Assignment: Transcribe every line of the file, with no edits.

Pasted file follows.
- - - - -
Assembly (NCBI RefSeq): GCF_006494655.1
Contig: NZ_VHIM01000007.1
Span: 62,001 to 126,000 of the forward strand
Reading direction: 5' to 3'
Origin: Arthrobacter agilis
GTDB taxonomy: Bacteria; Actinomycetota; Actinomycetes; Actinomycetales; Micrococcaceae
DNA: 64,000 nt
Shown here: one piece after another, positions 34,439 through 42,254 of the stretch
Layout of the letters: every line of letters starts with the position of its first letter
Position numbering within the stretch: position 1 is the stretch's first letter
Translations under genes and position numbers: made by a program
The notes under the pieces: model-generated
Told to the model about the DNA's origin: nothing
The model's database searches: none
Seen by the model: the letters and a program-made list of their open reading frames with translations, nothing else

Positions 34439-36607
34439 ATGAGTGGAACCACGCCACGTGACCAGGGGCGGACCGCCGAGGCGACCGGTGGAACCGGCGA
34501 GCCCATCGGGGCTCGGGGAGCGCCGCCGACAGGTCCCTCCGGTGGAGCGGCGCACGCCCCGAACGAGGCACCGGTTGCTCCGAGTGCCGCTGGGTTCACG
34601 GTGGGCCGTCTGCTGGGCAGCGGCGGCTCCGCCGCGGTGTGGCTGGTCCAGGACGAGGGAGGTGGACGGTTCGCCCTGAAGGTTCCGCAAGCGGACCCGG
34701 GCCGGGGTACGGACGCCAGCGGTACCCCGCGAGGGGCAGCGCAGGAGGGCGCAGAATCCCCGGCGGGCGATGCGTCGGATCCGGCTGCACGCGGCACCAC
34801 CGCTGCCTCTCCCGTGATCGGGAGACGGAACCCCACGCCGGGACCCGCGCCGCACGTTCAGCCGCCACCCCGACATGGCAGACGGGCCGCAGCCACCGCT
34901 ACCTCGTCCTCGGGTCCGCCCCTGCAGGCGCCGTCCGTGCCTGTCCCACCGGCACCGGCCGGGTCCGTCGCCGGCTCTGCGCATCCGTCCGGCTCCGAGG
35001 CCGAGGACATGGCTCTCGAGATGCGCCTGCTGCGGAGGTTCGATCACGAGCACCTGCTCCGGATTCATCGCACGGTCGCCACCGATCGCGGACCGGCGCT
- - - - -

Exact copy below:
Assembly (NCBI RefSeq): GCF_006494655.1
Contig: NZ_VHIM01000007.1
Span: 62,001 to 126,000 of the forward strand
Reading direction: 5' to 3'
Origin: Arthrobacter agilis
GTDB taxonomy: Bacteria; Actinomycetota; Actinomycetes; Actinomycetales; Micrococcaceae
DNA: 64,000 nt
Shown here: one piece after another, positions 34,439 through 42,254 of the stretch
Layout of the letters: every line of letters starts with the position of its first letter
Position numbering within the stretch: position 1 is the stretch's first letter
Translations under genes and position numbers: made by a program
The notes under the pieces: model-generated
Told to the model about the DNA's origin: nothing
The model's database searches: none
Seen by the model: the letters and a program-made list of their open reading frames with translations, nothing else

Positions 34439-36607
34439 ATGAGTGGAACCACGCCACGTGACCAGGGGCGGACCGCCGAGGCGACCGGTGGAACCGGCGA
34501 GCCCATCGGGGCTCGGGGAGCGCCGCCGACAGGTCCCTCCGGTGGAGCGGCGCACGCCCCGAACGAGGCACCGGTTGCTCCGAGTGCCGCTGGGTTCACG
34601 GTGGGCCGTCTGCTGGGCAGCGGCGGCTCCGCCGCGGTGTGGCTGGTCCAGGACGAGGGAGGTGGACGGTTCGCCCTGAAGGTTCCGCAAGCGGACCCGG
34701 GCCGGGGTACGGACGCCAGCGGTACCCCGCGAGGGGCAGCGCAGGAGGGCGCAGAATCCCCGGCGGGCGATGCGTCGGATCCGGCTGCACGCGGCACCAC
34801 CGCTGCCTCTCCCGTGATCGGGAGACGGAACCCCACGCCGGGACCCGCGCCGCACGTTCAGCCGCCACCCCGACATGGCAGACGGGCCGCAGCCACCGCT
34901 ACCTCGTCCTCGGGTCCGCCCCTGCAGGCGCCGTCCGTGCCTGTCCCACCGGCACCGGCCGGGTCCGTCGCCGGCTCTGCGCATCCGTCCGGCTCCGAGG
35001 CCGAGGACATGGCTCTCGAGATGCGCCTGCTGCGGAGGTTCGATCACGAGCACCTGCTCCGGATTCATCGCACGGTCGCCACCGATCGCGGACCGGCGCT